Burn Vision

The enchantment of a flaming head
before it’s been doused,
or the daubing that comes after
with ointment and a bloody rag.
There’s the lingering smell
of human smoke and alcohol,
but for some devilish moments
fire swept through the fields
and made everyone giddy
with big eyes and astonishment
not so different than first light
after the bomb’s been loosed,
or the imagining of that flash
during a red scare school drill
in children’s heads as they shield
their eyes and grip their desk’s leg.
The way their hairs calibrate
at the thought, eyes cinched tightly,
as a cold, electric tingle
drenches them, singeing
the safety they thought they had,
turning them to ash in an instant
just as they envision spacemen
might zap them with rayguns
or telepathy. In the temporary
bomb shelter, beneath that inch
of wood, they huddle with hope
or invincibility or a first thought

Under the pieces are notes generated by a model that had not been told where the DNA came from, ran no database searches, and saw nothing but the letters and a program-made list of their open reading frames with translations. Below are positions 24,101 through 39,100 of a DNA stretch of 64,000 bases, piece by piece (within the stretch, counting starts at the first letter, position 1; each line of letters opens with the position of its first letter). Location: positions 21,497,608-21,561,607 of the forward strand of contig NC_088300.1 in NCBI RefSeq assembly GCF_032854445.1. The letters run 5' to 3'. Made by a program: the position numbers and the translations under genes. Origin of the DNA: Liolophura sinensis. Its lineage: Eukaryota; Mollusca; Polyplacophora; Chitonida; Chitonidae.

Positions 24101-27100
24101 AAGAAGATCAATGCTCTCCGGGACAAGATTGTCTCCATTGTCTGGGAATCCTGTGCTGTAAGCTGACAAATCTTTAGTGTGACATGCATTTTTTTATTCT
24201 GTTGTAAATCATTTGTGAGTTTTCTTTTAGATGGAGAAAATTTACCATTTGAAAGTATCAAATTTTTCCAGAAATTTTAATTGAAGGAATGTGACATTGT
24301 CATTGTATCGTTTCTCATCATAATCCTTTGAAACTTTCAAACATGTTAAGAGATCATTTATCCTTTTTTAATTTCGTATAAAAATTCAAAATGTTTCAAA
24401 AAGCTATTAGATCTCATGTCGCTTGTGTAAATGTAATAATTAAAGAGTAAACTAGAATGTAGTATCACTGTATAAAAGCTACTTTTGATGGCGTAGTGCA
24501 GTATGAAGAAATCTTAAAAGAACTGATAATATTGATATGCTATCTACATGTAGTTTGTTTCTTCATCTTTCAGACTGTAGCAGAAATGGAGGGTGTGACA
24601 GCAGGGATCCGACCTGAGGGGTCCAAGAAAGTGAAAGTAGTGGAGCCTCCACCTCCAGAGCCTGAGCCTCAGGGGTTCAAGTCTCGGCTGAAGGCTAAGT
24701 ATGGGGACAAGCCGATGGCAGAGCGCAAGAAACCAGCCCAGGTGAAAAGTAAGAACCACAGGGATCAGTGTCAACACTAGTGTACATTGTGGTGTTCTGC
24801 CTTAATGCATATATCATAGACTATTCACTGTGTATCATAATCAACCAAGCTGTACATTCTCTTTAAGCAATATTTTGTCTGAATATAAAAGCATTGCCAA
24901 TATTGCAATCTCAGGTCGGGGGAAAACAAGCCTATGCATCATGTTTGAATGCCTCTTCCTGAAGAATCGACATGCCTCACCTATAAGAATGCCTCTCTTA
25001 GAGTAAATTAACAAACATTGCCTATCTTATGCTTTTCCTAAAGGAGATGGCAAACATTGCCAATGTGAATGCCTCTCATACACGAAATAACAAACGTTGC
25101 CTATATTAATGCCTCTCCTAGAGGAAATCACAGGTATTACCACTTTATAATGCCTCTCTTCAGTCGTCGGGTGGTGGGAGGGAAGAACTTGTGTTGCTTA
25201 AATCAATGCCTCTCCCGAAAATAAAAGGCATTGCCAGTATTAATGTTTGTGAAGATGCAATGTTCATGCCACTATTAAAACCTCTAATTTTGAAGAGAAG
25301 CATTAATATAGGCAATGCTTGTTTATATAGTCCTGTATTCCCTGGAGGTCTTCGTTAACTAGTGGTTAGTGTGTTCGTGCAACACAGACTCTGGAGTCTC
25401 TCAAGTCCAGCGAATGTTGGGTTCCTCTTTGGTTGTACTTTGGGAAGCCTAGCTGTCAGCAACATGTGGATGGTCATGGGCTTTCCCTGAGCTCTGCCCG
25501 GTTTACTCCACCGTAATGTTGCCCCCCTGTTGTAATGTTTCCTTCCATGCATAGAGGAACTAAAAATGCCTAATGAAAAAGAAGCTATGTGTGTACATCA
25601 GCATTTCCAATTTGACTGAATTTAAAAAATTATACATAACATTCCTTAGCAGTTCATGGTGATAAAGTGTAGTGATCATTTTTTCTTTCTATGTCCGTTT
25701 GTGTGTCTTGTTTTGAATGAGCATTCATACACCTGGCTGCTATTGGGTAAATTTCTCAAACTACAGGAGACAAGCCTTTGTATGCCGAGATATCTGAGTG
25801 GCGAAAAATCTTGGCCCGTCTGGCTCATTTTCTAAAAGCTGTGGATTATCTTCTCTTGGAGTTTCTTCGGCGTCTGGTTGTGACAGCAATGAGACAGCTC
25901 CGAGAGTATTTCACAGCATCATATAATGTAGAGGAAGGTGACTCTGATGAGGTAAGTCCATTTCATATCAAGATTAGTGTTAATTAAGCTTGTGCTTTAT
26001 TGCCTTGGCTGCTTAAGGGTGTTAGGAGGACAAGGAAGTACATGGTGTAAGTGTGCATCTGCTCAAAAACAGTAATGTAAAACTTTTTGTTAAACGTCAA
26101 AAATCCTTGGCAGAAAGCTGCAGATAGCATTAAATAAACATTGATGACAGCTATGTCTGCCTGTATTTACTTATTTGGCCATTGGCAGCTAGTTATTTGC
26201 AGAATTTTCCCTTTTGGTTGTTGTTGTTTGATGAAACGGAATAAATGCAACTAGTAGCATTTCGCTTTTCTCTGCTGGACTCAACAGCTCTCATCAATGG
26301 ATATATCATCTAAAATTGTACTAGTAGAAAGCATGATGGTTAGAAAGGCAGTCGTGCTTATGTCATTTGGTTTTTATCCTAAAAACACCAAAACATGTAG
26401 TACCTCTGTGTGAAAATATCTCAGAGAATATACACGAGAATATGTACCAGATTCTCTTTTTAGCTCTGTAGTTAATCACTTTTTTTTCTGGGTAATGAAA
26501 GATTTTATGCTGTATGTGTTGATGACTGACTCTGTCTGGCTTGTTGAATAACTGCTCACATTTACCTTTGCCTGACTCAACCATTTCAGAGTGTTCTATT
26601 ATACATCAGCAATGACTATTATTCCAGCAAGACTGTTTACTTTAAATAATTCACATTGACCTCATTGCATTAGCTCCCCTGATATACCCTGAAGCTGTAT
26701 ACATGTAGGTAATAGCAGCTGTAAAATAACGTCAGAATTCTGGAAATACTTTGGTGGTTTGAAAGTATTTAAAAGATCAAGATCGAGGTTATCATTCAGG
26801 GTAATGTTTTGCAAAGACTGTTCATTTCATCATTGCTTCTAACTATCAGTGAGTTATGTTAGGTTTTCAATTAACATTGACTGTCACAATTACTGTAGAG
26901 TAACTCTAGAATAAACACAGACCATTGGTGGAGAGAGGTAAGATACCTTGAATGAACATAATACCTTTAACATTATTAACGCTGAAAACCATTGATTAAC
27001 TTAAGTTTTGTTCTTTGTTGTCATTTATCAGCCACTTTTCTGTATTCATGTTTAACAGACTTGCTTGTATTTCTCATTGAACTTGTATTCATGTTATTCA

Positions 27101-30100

of afterlife, like the children
and mothers and men of Pompeii
before their molten tombs,
with a brief flash of red,
suddenly yet slowly sealed.


Wesley Rothmans poems and criticism have appeared or are forthcoming in Crab Orchard Review, The Rumpus, Harpur Palate, Thrush, Paper Darts, Phantom Limb, Similar:Peaks::, Rattle, and the Los Angeles Review of Books, among others. He has worked with Copper Canyon Press, Ploughshares, Narrative, and Salamander, and teaches writing and cultural literatures at Emerson College and the University of Massachusetts Boston.